Have you ever seen those eye-catching website animations where you see a sequence of content as you scroll down and it feels like the background image is moving along with you?
It might be different text, images, or something else. But no matter what the content is, it’s pretty dang engaging.
However, unless you’re a developer, it can be hard to add that effect to your own WordPress site.
Scrollsequence fixes that. It’s a freemium WordPress plugin that lets you create your own scroll sequence animations that work with both mousewheel scrolling and touch devices.
You can use it to create an eye-catching animation sequence on your homepage. Or, you can also use it in individual posts and pages to offer a more cinematic, engaging way for visitors to consume your content.
It’s hard to describe the visual effect with just text, so you can check out some examples here, or here, or here to see what I’m talking about. These are real examples of what Scrollsequence helps you create. Or, I found this nice demo GIF from the developer:
In our hands-on Scrollsequence review, I’ll give you a detailed look at how this plugin works and what you can create.
Scrollsequence Review: The Feature List
Again, it’s hard for me to describe the Scrollsequence effect with words because the unique thing about it is how visually engaging it is. So if you’re still not sure what I’m talking about, check out one of the official examples:
In a nutshell, Scrollsequence helps you create that effect on your WordPress site without needing any special technical knowledge.
You can create short or lengthy animations by combining a series of images.
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You can add content using the familiar TinyMCE editor and also set up code-free animations to control how that content behaves.
Honestly, most of the features are hard to describe without visuals, so let’s get right into the hands-on section!
Hands-On With Scrollsequence
Now, let’s go hands-on and I’ll show you what it’s like to create your own animation sequence with Scrollsequence.
1. Create a New Page
To get started, you go to Scrollsequence → Add New Scrollsequence. Scrollsequence uses a custom post type to store your sequences, so you’ll see the familiar WordPress editor:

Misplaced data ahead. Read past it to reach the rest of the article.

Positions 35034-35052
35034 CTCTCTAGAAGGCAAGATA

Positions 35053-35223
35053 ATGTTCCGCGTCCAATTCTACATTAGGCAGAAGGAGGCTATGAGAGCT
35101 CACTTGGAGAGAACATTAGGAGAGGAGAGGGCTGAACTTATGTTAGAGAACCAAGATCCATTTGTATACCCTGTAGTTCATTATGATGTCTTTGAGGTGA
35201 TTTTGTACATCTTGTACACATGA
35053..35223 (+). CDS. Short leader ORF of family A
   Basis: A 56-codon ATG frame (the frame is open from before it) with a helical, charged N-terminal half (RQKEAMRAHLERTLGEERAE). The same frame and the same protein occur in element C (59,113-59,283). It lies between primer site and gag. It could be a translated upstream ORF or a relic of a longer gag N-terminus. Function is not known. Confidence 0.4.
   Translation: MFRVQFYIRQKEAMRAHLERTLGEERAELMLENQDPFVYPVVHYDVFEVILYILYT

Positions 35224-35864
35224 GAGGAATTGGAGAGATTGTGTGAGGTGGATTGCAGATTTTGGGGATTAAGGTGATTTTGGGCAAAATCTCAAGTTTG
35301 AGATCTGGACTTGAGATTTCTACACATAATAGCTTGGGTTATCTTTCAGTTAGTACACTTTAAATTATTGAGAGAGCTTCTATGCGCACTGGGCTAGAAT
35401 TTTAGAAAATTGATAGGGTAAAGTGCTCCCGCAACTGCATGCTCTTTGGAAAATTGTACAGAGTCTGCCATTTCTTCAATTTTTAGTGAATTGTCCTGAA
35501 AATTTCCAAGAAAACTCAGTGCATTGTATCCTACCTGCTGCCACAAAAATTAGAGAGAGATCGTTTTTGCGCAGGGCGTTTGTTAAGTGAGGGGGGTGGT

Your first step is to add a “page”. In Scrollsequence, a page helps you divide your animation up into logical sequences. You can create a sequence with a single page. Or, for longer animations, you can divide your sequence up into multiple pages.
Each page will have its own unique images, content, settings, and animations (which is what you’ll be adding in the next steps).
If you add multiple pages, you’ll see them added as new tabs. You can also duplicate existing pages, which helps you save time while working:
For now, I’ll just start with a single page.
2. Add Your Images
Next, you need to add your images to your page. The plugin recommends at least 50-100 images as a starting point – this is what lets you create that cool animated effect as visitors scroll down. Instead of a single animation, the effect is actually “scrolling” through 50+ images.
If you want to use one scroll sequence on both desktop and mobile devices, you should choose a square aspect ratio. You could also create separate sequences for desktop and mobile visitors with optimized images for each. Right now, you would need to use your own code to display the right version to each type of visitor, but the developer has plans to add this as a built-in feature.
I think it would be useful to have a documentation page describing the best way to create this image sequence, as it’s not something I was immediately aware of how to do. After a quick Google, I decided to use this Video to JPG converter tool, which took the short video file that I uploaded and broke out each frame as a separate image.
Note – after writing this review, the developers read my mind and added a useful tutorial here. They recommend VLC or FFmpeg if you want to export as many frames as possible, as the tool that I used only converts a small percentage of frames.
I uploaded an 18-second video and set the frame rate to 5 FPS. This turned my 18-second video into 94 separate JPG images, which are what I’m using in my Scrollsequence.
Here’s my page with all 94 images added. If needed, you can rearrange the order with drag and drop or delete images
One nice feature here would be the option to bulk reverse the order of the images. For some reason, my images were inserted in the opposite order (even though they were properly numbered) and it would be a real pain to manually rearrange 94 images. This is an issue with the WordPress uploader, not the plugin itself (as I experience the same issue when uploading files straight to the WordPress Media Library).
Note – the developer says this feature is on their roadmap, so it should hopefully be here soon.
3. Add Content
Once you select the images for a page, you’ll get a new editor where you can add content to that page.
It’s the regular WordPress Classic editor, which is convenient because it’s a nice familiar interface: